Gregory is considered by many to be too small and slow to be a viable option at either safety position, which may be why it seems that the Chargers are continuously trying to either replace him or avoid the need to put him on the field in the first place.

     

    What can he do to raise his visibility?

    He needs to start making big plays. Both he and free safety Eric Weddle are otherwise phenomenal players who don't make enough game changing plays. He only has two interceptions in his career, no touchdowns and has never forced a fumble.

    Far too many interceptions clank off his hands.

     

    What's the bottom line?

    Gregory played exceedingly well during the 2010 season in which the Chargers led the league in pass and over all defense for nearly the entire season. Gregory was suspended for four games after testing positive for a banned substance.

    During Gregory's absence, the defense gave up its only 300-yard passing day of the season to Vince Young and the Tennessee Titans. However, they also held their other three opponents to an average of 159.6 yards passing during that same stretch—including a 128-yard performance by the New England Patriots' Tom Brady.

     

    Years with the Chargers: Five years, 2006 to present

    Position: Free safety, strong safety and nickelback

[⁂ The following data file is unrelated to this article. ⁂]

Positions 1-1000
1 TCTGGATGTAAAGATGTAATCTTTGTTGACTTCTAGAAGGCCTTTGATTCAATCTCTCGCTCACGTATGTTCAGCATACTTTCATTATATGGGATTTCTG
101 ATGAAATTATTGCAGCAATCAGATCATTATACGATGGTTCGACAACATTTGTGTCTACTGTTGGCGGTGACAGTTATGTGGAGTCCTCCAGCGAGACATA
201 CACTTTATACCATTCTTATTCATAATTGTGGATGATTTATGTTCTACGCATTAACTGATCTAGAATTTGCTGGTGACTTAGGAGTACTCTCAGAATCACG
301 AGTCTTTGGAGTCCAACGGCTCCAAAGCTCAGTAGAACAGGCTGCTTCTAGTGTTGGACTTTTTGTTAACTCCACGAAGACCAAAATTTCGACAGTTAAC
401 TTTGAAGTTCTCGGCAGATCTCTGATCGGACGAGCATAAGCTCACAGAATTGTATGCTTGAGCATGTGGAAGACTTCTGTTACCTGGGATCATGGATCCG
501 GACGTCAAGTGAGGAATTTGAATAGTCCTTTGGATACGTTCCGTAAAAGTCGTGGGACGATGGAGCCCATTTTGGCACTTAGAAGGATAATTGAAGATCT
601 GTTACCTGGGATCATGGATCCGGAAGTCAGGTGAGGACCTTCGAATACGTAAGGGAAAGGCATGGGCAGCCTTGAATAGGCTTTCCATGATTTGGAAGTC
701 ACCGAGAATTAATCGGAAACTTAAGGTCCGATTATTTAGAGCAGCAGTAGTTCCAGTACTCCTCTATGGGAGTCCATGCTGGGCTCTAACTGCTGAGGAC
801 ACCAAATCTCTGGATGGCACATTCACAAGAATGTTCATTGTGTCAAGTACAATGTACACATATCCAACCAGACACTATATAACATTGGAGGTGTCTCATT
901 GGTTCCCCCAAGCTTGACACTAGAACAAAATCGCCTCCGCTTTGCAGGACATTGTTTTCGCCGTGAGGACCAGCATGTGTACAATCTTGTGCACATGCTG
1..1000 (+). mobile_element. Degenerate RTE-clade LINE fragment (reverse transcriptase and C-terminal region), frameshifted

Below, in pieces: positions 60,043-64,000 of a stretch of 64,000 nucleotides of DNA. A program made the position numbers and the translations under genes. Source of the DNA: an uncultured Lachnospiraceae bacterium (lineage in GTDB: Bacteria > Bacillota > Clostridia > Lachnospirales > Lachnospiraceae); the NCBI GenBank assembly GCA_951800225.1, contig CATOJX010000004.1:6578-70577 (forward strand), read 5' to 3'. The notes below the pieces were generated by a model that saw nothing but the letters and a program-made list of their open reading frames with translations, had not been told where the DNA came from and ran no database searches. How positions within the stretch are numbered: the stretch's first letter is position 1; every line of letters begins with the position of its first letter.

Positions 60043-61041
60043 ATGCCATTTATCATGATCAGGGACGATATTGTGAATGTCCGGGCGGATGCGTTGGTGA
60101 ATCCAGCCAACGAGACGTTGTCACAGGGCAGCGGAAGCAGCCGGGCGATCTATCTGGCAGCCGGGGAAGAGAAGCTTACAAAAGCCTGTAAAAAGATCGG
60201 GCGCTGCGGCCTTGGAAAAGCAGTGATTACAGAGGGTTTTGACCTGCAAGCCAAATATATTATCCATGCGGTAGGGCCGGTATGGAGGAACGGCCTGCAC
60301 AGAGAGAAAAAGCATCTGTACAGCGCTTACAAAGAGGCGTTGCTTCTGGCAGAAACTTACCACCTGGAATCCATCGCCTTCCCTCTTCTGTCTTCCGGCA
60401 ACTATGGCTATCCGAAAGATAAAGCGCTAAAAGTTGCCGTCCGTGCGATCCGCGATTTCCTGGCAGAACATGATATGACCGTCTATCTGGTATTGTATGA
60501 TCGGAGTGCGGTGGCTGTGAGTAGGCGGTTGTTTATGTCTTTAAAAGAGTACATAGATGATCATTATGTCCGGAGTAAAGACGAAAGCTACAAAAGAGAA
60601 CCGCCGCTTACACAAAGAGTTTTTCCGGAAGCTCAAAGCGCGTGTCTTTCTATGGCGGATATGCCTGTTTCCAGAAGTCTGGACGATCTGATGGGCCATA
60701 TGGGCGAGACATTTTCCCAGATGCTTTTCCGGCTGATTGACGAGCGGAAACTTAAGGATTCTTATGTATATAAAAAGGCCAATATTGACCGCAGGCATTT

Height: 5'11”

    Weight: 195 pounds

    Career stats: 174 tackles, two sacks, 14 passes defensed and 2 interceptions.

Andrew Pinnock: Goodbye Chargers Running Game

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    Pinnock with a rare carry.
    Pinnock with a rare carry.Stephen Dunn/Getty Images

    What made Andrew Pinnock special?

    Pinnock learned under the legendary Lorenzo Neal for his entire career. When Neal was injured in 2007, Pinnock stepped in and laid the lumber to opposing defenses as the Chargers steamrolled defenses with an average of 176 yards rushing over the final four games of the season. With Pinnock leading the way, LaDainian Tomlinson was able to have a seat at halftime with over 100 yards rushing in the first half a couple of times.

     

    Why was he underrated?

    Though the Chargers used the fullback to create one of the most dominating rushing attacks in league history during Norv Turner's five-year absence from the team, Turner does not see a true fullback as a legit option in his offense.

    As a result, the Chargers offense has lost the toughness and determination inspired by Neal and carried on by Pinnock.

    The Chargers used a lingering offseason injury as an excuse to cut Pinnock.

    Terrible move.

    His replacement, Jacob Hester, is a very good player, but has not been the physically dominating presence the Chargers need to dictate to teams on the ground. 

     

    What could he have done to raise his visibility?

    There wasn't anything Pinnock could have done to stay with the Chargers except lose 30 pounds and become a finesse back. Turner seemed determined to rid himself of all true fullbacks.

     

    What's the bottom line?

    The proof is in the pudding. The Chargers last successful string of rushing performances were at the end of the 2007 season with Pinnock leading the way. When an aging Lorenzo Neal returned to the lineup in the playoffs, the running game immediately declined.

     

    Years with the Chargers: Five years, 2003 through 2007

    Position: Fullback

    Height: 5'10”

    Weight: 250 pounds

    Career stats: 18 carries for 56 yards

Roman Oben: One of the Great Leaders in Chargers History